Ice Cream Truck Fire Closes I-80 in Salt Lake City

This morning a truck fire closed westbound I-80 in Salt Lake City. According to Fox 13 News, a tractor trailer hauling ice cream on July 9, 2018, caught fire around midnight as it came into the Salt Lake City area near Parley’s Canyon.

Investigators say the truck’s brakes overheated and caught fire and that the fire spread to the rest of the truck, fully engulfing it in flames. The fire also caused a brush fire that was quickly put out. Law enforcement closed the freeway and traffic was detoured to I-215. No injuries were reported, but tons of ice cream were lost. The UHP reported that the fire damaged the freeway and repairs kept it closed for hours, causing traffic to backup for 5 miles.

Legally speaking, eighteen wheeler tractor trailers weighing over 26,000 pounds are considered “commercial vehicles” and are regulated by the US Dept. of Transportation. For truckers, there are a myriad of regulations that need to be followed to keep the truck driver and the public safe from personal injury and death on the roads. One of these regulations is that commercial vehicles need to be inspected at the beginning of the driver’s route with a key area of inspection being brakes. These regulations require that the lining of the trucks be visually inspected, air lines be inspected and pressure checked and that an actual brake holding test be done to make sure the tractor and trailer brakes are working properly.

In this case, if the truck brakes caught fire, it raises the question of whether the brakes were in good working order and whether all of them were working. The grade down Parleys is steep, and if all the brakes are not in working properly, it could cause other brakes to be overworked to the point that a fire developed.

My opinion, however, is that the brake fire stemmed from the driver going too fast and relying too heavily on his/her brakes to slow down the big rig instead of using the truck’s gears. Going the proper speed down a known, steep grade requires advanced planning to make sure that the truck is in the right low gear before the truck gets going too fast. Because once the truck gets going too fast, it’s really too late to downshift to let the gears and the truck’s engine pressure slow the truck down.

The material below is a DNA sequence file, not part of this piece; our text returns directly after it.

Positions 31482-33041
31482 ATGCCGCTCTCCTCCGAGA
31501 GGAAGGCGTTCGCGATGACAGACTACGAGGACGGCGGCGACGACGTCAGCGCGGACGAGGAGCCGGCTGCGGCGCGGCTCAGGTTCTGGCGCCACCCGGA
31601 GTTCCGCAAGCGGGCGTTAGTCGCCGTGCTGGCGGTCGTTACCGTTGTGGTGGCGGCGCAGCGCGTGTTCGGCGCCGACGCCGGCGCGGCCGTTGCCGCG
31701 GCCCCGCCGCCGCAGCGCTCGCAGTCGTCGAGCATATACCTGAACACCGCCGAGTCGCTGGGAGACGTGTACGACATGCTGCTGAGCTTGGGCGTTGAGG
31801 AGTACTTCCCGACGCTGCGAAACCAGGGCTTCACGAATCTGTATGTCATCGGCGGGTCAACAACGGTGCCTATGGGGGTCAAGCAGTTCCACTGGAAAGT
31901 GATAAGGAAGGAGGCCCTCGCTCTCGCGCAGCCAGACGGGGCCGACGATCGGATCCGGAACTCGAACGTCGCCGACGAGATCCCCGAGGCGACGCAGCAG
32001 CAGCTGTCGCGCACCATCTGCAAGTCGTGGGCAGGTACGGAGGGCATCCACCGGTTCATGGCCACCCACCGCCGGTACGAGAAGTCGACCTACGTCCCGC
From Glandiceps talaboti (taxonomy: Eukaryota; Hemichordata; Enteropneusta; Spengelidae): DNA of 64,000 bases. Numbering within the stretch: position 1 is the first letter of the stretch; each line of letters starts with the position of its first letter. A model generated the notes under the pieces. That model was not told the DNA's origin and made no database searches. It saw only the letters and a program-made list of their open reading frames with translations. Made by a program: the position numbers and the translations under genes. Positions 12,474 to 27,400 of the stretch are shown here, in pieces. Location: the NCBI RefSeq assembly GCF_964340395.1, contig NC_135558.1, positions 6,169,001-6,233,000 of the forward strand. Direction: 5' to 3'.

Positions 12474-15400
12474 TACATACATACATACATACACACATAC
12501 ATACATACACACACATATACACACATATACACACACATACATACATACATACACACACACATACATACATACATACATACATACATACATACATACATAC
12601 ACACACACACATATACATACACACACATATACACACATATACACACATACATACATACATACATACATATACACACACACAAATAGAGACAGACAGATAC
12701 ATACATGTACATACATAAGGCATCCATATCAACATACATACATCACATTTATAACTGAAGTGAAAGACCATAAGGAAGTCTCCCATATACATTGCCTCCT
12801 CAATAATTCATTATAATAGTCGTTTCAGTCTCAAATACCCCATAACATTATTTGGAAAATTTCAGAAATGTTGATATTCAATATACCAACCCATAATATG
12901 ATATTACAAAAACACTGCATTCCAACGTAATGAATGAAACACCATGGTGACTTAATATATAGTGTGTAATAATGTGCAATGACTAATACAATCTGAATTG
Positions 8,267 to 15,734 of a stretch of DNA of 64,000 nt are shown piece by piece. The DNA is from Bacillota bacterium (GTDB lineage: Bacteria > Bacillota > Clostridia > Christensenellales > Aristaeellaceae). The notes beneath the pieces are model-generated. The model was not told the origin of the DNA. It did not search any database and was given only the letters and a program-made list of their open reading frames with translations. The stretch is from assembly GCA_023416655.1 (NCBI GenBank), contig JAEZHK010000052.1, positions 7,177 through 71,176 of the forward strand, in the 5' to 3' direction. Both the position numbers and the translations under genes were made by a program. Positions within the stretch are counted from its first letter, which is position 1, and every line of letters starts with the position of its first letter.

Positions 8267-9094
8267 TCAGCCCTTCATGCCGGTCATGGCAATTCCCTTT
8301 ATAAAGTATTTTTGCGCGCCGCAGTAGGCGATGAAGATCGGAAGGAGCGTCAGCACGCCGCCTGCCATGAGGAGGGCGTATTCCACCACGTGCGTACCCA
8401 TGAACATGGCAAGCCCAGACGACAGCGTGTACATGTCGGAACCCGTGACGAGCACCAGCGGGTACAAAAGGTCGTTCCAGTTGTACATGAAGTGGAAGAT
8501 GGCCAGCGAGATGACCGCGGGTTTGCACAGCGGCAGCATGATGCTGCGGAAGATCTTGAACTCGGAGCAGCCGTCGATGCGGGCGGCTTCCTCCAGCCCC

This concept of downshifting well in advance was drilled into me when I went to trucking school. Multiple instructors stressed the importance of planning ahead and getting the truck into gear early. I saw firsthand what would happen if you didn’t do this: it was impossible to get the truck into a lower gear and you had to end up using the truck’s service brakes to slow the rig down. Luckily, the training rigs were unloaded and we were not going down any especially steep grades. There was no fire, just a scolding from my instructor to get it into gear earlier. I think every trucker on the road knows from experience the importance of downshifting early and I think when they neglect to do this it’s because they don’t want to travel that slow in a lower gear, thinking they can ride it out and use their service brakes in a pinch.

Luckily in this case, no one was injured in this incident. However, a truck losing its brakes is a serious thing that can cause injury and death to others on the road. Knowing there are a couple of emergency exit routes on the way down Parleys, I wonder why the driver didn’t pull into one of these. Maybe he/she thought they could ride it out? These ramps were built for the very purpose of preventing truck brake fires and loss of control in situations like this. I’m sure the thousands of motorists that were inconvenienced this morning by this incident wished the trucker would have pulled into one of these exit ramps. Even better, though, would have been for the trucker to descend Parleys in a gear low enough to take this heavy rig safely to the valley floor without incident.

Ron Kramer is a Utah trucking lawyer practicing in West Jordan and throughout Utah.